Speaker 1: So what did we learn from the life of David? David in the Valley of Obscurity, he spent a lot of time in obscurity. And remember what David was doing when Samuel came, he was watching after sheep. What did he do immediately after that? He went back to the sheep. He went back into the Valley of Obscurity. A future king was anointing upon him. And why did he do that? Well we know that David wrote songs, David sang. Bedded down the sheep at night. Psalm 8 suggests to us that he was looking at the sky, he was meditating. He was seeing the grandeur of God outside, oh Lord, oh Lord, how excellent is your name.

Speaker 1: Now who is this man that you are mindful of? Who am I? What do you care for me? You just made me a little lower than yourself. You’ve made me ruler over all things. He thought big thoughts about himself. But in submission to God. David got in touch with his soul. Not only do we know so much about the exterior life of this man, we know more about his interior life than anybody else as well. So many of the Psalms were written by him. All of the emotions from the ugly ones, you know, dashed their babies to pieces, and bashed the teeth in their mouth. What’s that doing in the Psalms?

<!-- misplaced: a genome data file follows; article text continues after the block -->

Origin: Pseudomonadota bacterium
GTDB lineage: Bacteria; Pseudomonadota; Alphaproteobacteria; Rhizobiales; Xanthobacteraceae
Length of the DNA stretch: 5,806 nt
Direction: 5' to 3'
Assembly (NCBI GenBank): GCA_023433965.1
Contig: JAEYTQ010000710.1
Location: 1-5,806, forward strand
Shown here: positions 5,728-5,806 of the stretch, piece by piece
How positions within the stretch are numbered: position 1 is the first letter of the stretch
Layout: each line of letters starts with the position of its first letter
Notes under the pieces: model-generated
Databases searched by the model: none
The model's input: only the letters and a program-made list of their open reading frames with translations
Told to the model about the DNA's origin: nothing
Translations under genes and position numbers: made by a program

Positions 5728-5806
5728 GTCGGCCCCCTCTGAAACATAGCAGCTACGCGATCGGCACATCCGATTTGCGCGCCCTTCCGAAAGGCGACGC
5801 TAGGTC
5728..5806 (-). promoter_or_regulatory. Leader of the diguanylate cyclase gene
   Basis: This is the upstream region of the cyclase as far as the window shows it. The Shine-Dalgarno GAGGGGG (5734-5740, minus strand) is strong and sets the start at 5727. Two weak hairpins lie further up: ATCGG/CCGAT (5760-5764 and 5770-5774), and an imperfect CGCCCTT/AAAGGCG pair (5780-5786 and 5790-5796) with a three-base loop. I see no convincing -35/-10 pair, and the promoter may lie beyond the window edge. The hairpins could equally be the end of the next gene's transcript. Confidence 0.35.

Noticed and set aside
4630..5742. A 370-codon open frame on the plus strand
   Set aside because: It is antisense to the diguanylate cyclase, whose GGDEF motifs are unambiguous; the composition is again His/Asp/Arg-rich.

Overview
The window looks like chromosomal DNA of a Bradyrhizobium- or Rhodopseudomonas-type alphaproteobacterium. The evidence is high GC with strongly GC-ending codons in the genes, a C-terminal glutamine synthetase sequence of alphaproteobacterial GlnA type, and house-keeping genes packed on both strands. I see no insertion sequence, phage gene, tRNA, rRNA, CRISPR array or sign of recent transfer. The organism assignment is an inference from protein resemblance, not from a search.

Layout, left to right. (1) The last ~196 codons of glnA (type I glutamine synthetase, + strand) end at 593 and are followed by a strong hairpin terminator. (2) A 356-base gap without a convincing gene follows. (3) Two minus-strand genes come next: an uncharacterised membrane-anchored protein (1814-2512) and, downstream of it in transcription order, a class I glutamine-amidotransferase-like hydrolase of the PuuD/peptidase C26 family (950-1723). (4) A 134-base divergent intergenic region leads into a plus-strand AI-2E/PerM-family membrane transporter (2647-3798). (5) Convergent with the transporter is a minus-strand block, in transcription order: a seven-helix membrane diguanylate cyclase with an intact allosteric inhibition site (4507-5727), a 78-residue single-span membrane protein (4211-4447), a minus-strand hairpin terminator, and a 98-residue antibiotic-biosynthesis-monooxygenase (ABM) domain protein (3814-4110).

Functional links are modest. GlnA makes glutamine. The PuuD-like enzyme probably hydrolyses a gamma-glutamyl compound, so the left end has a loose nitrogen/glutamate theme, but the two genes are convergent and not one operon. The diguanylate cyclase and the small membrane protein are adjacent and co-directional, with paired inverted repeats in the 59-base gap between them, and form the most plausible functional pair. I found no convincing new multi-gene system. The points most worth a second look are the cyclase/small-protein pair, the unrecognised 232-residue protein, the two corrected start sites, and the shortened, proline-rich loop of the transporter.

Speaker 1: That’s human. We feel things like that. All the way to just unbelievable exaltation and God’s greatness. I love you with my whole heart, I seek your commandments. The full gamut of human emotion, in David’s story. We know more about the external life of this man, and we know more about the internal life. David spent time in the Valley of Obscurity getting in touch with his soul; what was on the inside. You know, if you’re familiar with the writings of Peter Scazaro, picture that we’re all like icebergs, 10/11ths of our volume is below the surface. And most of us are afraid to look below the surface to see what’s inside. It is such a crucial part, the work of the Holy Spirit is to make us look inward.

Speaker 1: David spent time getting in touch with his soul. And secondly, he took what he found to God. He didn’t hide it. He took what he found to God. Search me, oh God, see there be any harmful way in me. Lead me the way everlasting. He prayed his emotions, he prayed his hatred, he prayed his anger, he lamented in God’s presence. How long ago, why oh God? Don’t let anybody tell you you shouldn’t be asking God how long and why. They are there. We have a long training in asking how long. We just don’t park there, he also trains us how to come out of it. But he did no rush to get there. The other thing of course, what he found there, he set to music.